After US President Donald Trump’sdecision to end waiverson Iranian oil sales on May 2, the Islamic Republic’s regime finds itself in more dire straits than ever before.
The Islamic Republic’s plan to hunker down and wait for hurricane Trump to pass is falling apart. While the regime has been suffering from the resumption of sanctions increasing pressure on Iran’s currency and financial system over the past several months, this latest blow to oil exports will cripple the economy.
In early 2018, protests in Mashhad spread after Tehran to several dozen Iranian cities. These grass-roots protests called out Supreme Leader Ali Khamenei by name and represented a far more significant threat to the leadership than the elite-led Green Revolution of 2009. Iran witnessed unprecedented protests across socio-economic divides, but the mass mobilization in areas taken for granted as the backbone of the regime’s popular base set off the loudest alarm bells in Tehran.
Iran’s advocates in the west argue that sanctioning the regime would only further entrench it domestically. They contend that sanctions hurt the average Iranian, and would therefore cause people to rally around the leadership and set aside other grievances.
In simple terms, the argument in favor of lifting sanctions is that they “don’t work.” This is false for several reasons. Chief among them is the fact that it was due to sanctions pressure that Iran came to the table to negotiate with the P5+1, which led to the JCPOA in 2015.
Another point often ignored is the value sanctions have in eroding the regime’s resources. In arecent interview with Al Arabiya, US special representative to Iran Brian Hook said, “We had very good meetings with both of the Saudis and the Emiratis, and they share a lot of our national security goals with respect to Iran. So it’s in our interest and it’s in their interest to deny the Iranian regime the revenue it needs to fund its foreign policy.”
Iran’s extensive regional proxy network – comprised of several dozen militias in Iraq and Syria, two in Bahrain, one in Yemen, and its flagship proxy in Lebanon, Hezbollah – relies on Iranian funding to sustain operations and buy loyalty. The regime cannot fund these groups with its own currency. It needs US dollars, and because of sanctions, it does not have enough.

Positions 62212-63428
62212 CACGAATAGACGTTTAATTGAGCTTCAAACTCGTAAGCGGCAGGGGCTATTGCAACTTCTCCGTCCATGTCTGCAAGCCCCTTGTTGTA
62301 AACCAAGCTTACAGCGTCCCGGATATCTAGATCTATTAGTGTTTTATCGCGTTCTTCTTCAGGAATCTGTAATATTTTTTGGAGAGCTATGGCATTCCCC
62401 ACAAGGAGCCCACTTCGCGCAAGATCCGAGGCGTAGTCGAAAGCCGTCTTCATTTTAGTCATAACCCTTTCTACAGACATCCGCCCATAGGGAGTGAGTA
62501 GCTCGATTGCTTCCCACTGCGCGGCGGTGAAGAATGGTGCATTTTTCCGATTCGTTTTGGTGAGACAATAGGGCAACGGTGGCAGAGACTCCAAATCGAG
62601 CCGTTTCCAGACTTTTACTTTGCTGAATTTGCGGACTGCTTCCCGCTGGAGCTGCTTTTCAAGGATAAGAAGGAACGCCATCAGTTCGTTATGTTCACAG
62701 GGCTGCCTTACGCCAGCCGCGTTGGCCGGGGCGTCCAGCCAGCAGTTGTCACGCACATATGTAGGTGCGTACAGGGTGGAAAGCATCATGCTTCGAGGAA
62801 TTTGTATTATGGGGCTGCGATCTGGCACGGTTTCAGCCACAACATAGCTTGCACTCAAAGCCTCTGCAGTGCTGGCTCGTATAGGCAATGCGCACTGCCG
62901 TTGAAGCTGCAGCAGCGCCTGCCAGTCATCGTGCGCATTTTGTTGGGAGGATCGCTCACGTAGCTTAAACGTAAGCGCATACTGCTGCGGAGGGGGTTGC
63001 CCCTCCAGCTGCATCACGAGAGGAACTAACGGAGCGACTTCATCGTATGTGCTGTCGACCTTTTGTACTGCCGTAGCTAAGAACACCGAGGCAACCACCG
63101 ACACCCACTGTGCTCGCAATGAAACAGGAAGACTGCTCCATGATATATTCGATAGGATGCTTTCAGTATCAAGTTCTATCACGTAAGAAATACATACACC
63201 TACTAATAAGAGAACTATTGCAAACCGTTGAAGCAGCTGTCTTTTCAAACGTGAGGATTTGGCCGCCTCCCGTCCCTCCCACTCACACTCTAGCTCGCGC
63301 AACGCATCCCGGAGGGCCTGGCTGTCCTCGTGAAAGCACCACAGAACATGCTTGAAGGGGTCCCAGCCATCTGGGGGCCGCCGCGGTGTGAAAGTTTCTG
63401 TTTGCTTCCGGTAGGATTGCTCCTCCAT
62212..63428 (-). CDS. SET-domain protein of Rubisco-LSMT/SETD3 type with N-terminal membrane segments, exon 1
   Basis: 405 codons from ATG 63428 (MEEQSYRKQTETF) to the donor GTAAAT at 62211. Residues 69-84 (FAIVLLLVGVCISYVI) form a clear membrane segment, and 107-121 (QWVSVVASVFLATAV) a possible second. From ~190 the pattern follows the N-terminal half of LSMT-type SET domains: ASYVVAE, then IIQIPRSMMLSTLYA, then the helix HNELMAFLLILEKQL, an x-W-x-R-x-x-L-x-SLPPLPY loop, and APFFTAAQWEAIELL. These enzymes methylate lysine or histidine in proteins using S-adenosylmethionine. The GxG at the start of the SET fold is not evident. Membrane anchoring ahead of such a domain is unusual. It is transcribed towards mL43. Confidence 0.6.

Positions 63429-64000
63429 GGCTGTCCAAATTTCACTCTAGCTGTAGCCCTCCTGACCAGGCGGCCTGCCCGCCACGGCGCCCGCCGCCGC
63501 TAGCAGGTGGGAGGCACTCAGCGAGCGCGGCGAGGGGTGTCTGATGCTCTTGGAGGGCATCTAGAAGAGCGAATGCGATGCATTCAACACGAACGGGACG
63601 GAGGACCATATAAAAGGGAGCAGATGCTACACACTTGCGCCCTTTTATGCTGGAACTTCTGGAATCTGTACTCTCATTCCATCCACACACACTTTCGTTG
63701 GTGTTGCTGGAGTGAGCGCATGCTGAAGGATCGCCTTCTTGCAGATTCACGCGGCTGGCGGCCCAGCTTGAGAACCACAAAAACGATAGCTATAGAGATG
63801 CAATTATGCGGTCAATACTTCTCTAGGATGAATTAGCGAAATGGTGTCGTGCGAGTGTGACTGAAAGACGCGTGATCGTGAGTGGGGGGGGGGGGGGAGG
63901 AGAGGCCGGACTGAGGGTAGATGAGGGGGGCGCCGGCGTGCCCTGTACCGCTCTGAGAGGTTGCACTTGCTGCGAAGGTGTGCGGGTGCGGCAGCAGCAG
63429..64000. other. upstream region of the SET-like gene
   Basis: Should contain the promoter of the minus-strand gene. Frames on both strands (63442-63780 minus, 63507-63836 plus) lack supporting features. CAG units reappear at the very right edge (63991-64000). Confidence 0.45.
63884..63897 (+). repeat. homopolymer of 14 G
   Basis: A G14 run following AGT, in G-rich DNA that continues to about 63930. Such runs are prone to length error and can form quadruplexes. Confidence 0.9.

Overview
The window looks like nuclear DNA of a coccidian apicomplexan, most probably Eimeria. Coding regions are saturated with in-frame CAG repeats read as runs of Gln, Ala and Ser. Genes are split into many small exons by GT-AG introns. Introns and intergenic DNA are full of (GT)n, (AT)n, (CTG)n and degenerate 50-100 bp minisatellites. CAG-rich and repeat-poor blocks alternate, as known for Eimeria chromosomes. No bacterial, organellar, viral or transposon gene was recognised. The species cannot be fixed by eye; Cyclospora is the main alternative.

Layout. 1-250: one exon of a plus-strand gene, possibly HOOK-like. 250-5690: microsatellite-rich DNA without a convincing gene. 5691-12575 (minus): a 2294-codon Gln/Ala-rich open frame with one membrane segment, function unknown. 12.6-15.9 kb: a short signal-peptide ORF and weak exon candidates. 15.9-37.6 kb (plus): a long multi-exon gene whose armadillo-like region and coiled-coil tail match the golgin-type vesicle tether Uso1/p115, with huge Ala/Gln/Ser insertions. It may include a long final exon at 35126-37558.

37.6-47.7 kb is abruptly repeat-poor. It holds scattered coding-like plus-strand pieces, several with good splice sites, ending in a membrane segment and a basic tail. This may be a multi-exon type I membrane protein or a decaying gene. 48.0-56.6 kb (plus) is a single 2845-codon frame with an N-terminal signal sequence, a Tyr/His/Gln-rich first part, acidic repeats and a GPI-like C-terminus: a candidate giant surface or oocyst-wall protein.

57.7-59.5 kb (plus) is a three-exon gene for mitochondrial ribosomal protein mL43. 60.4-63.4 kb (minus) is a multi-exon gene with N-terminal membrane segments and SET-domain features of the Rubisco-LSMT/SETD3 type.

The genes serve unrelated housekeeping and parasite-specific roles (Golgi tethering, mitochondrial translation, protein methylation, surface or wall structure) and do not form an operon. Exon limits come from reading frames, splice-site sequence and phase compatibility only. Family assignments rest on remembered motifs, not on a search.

After the US announcement, Iranian media cited an Iranian Oil Ministry source threatening to close the Strait of Hormuz, a strategic waterway that Gulf states depend on to transport oil to Asia.
A day before, firebrand General Hossein Salami was appointed as head of the Iranian Revolutionary Guards Corps. Salami infamouslygloatedabout the capture of US Marines in January 2016. “The marines were crying when they were being captured,” he said, according to Fars News. “The Americans humbly admitted our might and power.”
This leaves the Iranian regime with two choices. The first: To capitulate to the Trump administration’s list of 12 demands, many of which would strip the revolutionary regime of its raison d’être, and channel the regime’s resources exclusively towards the betterment of the people of Iran. The second: To provoke conventional war in the Gulf or with Israel, an option that would put the Iranian regime at an extreme disadvantage.
With poor conventional military capabilities, Iran does not stand a chance in an all-out conventional war with its well-equipped Arab neighbors, let alone with the US. Since the end of the Iran-Iraq war in 1988, Iran has relied on asymmetric warfare to fight its enemies, often using the network of proxies it has built up in the region. The Islamic Republic’s competitive advantage does not lie in conventional warfare.
Iran could attack Israel rather than its Gulf opponents in an effort to reshuffle the regional cards. But such a move is fraught with risk.
Although Israel would likely incur a level of damage and loss of life it has not witnessed since 1948, Iran’s most dependable ally, Hezbollah, will surely take a significant mauling in such a war. While it may not be fully destroyed, it is unlikely that Hezbollah would be able to rebuild as quickly and at the same scale as after the 2006 war to once again pose a threat to Israel, which would undermine Iranian deterrence.
With the international community and an exasperated Iranian population watching, the regime in Tehran has to make a decision sooner rather than later. Renouncing its revolutionary regional agenda and joining the international community is in the interest of the Iranian people, regional security and stability, and ultimately the future of Iran. Provoking conventional war, in the best-case scenario, will leave the Iranian regime ruling over a heap of rubble and facing an angry population.
The regime will soon find itself in a position where it must choose between firing its weapons and laying them down. If the Iranian regime chooses not to make concessions, it will be forced to martyr itself. The question is: Would it be toppled from within or from without?